It’s time to act responsibly

Dental practitioners should only consider the use of antibiotics when the drainage of an acute dental infection cannot be achieved, says the Faculty of General Dental Practice (UK). The FGDP(UK) is keen to highlight the ineffectiveness of antimicrobials on oral abscesses and the need for practitioners to ensure that they act responsibly to help slow the global development of antibiotic resistance.

The FGDP(UK) has collaborated with the Association of Clinical Oral Microbiologists (ACOM) and the British Society for Antimicrobial Chemotherapy on a Thunderclap initiative, launched to coincide with European Antibiotic Awareness Day on 18 November 2013. The Thunderclap, which harnesses individual’s social media networks to spread messages, asked supporters to pledge that ‘where a dental infection needs drainage, this is provided before considering the use of antibiotics’. This pledge has reached more than 30,000 people.

Dr Nikolaus Palmer, FGDP(UK) board member and editor of the Faculty’s publication Antimicrobial Prescribing for General Dental Practitioners, believes that dental practitioners needs to reflect carefully on their use of antibiotics. He says: ‘The FGDP(UK)’s evidence-based guidance sets out sensible protocols for dental practitioners when considering the need to prescribe antimicrobials. Those that follow this guidance will already be aware that the majority of uncomplicated dental swellings can be successfully treated by removal of the source of the infection by drainage of the associated abscess. It is vital that dental practitioners recognise their role in helping to reduce the development of antimicrobial resistance.’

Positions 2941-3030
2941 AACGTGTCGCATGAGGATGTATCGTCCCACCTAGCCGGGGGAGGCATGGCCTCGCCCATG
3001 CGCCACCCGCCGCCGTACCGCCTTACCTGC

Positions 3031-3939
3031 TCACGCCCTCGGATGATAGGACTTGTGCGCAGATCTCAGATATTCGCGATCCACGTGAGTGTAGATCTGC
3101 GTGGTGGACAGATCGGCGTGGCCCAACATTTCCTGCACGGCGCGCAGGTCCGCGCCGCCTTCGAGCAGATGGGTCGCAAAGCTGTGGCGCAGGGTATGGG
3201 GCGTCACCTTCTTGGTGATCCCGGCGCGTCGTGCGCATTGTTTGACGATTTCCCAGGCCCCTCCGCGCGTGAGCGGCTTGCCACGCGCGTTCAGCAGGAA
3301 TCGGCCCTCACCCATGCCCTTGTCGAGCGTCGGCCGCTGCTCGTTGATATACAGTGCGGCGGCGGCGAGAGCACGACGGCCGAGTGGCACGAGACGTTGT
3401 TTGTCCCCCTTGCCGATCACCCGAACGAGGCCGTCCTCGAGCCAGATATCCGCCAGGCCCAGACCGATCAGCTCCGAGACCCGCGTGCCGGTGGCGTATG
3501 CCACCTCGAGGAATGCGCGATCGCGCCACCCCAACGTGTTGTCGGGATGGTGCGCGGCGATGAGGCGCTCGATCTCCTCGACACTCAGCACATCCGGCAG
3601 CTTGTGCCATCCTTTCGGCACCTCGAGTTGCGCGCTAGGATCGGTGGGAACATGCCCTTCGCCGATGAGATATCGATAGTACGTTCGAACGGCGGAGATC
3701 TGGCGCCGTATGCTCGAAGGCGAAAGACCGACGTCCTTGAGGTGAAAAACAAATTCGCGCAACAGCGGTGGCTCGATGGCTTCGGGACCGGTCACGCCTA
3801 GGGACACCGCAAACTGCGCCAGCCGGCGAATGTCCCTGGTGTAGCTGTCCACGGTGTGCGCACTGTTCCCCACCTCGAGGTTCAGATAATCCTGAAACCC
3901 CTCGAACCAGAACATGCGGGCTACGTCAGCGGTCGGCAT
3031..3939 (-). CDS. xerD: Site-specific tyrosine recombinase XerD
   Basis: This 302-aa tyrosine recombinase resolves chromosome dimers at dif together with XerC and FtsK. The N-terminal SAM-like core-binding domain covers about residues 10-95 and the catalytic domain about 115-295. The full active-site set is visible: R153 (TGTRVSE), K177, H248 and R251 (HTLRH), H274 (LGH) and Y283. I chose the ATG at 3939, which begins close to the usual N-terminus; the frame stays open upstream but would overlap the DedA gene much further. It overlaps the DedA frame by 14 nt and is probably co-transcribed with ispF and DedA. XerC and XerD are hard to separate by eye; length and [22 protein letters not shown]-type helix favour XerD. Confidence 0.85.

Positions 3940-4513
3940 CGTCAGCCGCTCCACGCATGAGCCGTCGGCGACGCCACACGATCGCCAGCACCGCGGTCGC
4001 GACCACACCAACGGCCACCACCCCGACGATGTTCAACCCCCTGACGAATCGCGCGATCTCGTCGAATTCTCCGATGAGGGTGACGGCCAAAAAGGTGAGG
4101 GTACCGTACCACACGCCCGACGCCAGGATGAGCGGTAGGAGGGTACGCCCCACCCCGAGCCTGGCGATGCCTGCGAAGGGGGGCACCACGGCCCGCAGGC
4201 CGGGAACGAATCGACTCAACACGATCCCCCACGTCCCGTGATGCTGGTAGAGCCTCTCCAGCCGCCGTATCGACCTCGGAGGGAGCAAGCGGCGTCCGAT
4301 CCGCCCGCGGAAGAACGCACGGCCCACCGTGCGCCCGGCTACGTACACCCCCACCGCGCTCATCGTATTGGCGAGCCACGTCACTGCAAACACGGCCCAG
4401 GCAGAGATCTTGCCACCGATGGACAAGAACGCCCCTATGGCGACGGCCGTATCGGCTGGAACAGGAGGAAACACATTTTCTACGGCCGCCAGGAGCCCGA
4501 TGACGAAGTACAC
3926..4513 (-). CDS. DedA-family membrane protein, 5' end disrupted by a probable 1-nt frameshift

Andrew Smith, Professor of Clinical Bacteriology at the University of Glasgow Dental School and chair of the ACOM, says: ‘Prudent antimicrobial prescribing is as important for the management of oral infections as it is for other body sites. We hope that we will reduce the need for unnecessary antibiotic treatment by urging all dentists to think about the use of dental surgical skills before prescribing antibiotics.’

Antimicrobial resistance has become a worldwide problem over the last few decades and now constitutes a major threat to public health. Dentists working in the NHS in England prescribe nearly 10% of all oral antimicrobials in the primary care setting, and all antibiotics prescribed in dentistry can have an adverse effect on the rest of the body’s microbial flora.

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